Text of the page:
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Lauren

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I have been working in education since 2002. I was a tutor for several years, working with K-12 students and students visiting community college writing centers.
I'm currently an adjunct community college English Composition and Reading Instructor. I also taught English Composition and Creative Writing courses for three years at the University of New Hampshire.

I have a B.A. in Philosophy from UCLA, an M.F.A. in Writing and a Cognate in College Teaching from the University of New Hampshire, and I have completed the coursework for an M.A. in English Composition from San Francisco State University, having also completed graduate level certificates in Teaching Composition and Teaching Post-Secondary Reading.

I aim to provide transferable skills for my students by developing strategies for success that reach beyond the expectations of English Composition coursework. That is, I teach students strategies for the type of reading and writing they will do in all of their courses, from coursework in the humanities to the hard sciences, for example. The teaching certificates I recently earned for teaching composition and teaching post-secondary reading provided extensive education in regard to reading apprenticeship, writing across the curriculum, and digital literacy. I have been able to apply this knowledge in the classroom, helping students to achieve the necessary skills for college or university level work.

Lauren’s Qualifications

Education & Certification

Undergraduate Degree: University of California-Los Angeles - Bachelors, Philosophy

Graduate Degree: University of New Hampshire-Main Campus - Masters, Writing

Hobbies

reading and fiction writing

Tutoring Subjects

12th Grade Reading

12th Grade Writing

ACCUPLACER ESL Prep

ACCUPLACER Reading Comprehension Prep

ACCUPLACER Sentence Skills Prep

ACCUPLACER WritePlacer Prep

Adult Literacy

College English

College Essays

Creative Writing

Elementary School Reading

Elementary School Writing

English

English Grammar and Syntax

ESL/ELL

Essay Editing

Ethics

Expository Writing

High School English

High School Writing

Literature

Middle School Reading

Middle School Reading Comprehension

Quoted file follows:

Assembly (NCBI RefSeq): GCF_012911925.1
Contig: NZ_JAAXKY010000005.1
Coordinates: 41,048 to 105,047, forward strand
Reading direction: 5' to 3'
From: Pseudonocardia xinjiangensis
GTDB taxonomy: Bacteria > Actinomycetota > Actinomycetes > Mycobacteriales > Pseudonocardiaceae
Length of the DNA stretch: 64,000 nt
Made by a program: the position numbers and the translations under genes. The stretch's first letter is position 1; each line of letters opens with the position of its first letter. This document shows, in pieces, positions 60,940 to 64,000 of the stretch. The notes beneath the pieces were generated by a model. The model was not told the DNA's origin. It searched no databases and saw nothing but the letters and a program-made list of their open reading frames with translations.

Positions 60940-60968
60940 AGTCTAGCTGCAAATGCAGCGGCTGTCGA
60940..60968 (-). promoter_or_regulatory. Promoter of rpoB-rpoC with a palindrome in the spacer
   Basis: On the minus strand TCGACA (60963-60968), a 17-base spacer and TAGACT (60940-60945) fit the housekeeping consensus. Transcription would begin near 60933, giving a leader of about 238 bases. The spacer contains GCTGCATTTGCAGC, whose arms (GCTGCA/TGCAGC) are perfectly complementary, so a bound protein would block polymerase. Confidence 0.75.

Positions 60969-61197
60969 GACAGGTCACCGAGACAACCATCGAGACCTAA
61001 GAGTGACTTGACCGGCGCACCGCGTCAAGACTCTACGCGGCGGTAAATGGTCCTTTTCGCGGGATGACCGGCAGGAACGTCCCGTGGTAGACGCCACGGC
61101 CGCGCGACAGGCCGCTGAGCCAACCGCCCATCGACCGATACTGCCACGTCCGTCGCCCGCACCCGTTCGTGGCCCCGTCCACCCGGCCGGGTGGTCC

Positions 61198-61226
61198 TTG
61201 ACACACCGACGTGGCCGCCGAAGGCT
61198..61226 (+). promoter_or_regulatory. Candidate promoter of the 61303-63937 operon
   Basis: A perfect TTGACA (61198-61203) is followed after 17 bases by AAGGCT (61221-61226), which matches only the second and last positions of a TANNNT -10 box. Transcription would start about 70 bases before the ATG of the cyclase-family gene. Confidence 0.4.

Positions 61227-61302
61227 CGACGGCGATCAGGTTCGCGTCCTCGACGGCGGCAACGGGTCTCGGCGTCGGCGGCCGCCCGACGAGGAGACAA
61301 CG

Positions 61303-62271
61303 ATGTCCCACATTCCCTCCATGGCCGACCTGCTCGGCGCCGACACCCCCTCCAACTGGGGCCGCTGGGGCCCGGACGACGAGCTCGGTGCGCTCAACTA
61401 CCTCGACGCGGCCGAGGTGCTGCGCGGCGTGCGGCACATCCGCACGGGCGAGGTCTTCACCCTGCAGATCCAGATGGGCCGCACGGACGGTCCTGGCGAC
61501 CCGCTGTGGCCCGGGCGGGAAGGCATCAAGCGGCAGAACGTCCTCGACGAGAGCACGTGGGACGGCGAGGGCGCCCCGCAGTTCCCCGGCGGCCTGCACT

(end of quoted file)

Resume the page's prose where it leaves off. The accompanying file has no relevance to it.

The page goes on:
Middle School Writing

Philosophy

Phonics

Public Speaking

Reading

Social Sciences

Test Prep

Writing


Q & A

How can you help a student become an independent learner?

Rather than requiring a student to passively take in information, I ask students to actively participate in their own learning process by way of allowing for a more student-centered approach. What I mean by this: I ask students to first convey what they already know. We then move on to what they wish to know and how to go about attaining this knowledge. This approach fosters independence, as students learn the steps needed for tackling a once daunting task. A student-centered approach will help foster a sense of self-efficacy.

What is your teaching philosophy?

I aim to provide transferable skills for my students by developing strategies for success that reach beyond the expectations of English Composition coursework. That is, I teach students strategies for the type of reading and writing they will do in all of their courses, from coursework in the humanities to the hard sciences, for example. The teaching certificates I recently earned for teaching composition and teaching post-secondary reading provided extensive education in regard to reading apprenticeship, writing across the curriculum, and digital literacy. I have been able to apply this knowledge in the classroom, helping students to achieve the necessary skills for college or university level work.

How do you help students who are struggling with reading comprehension?

I would incorporate many strategies for reading comprehension and help my student develop certain habits of mind for the reading process. An example strategy: Preview (Predict) Preread, and Code. PPC is a procedure that helps readers activate schema before reading. PPC allows readers to make use of the clues the text offers and to systematize their note taking. PPC helps make efficient use of the time spent reading by providing a method for collecting their thoughts, questions, and responses during the reading process.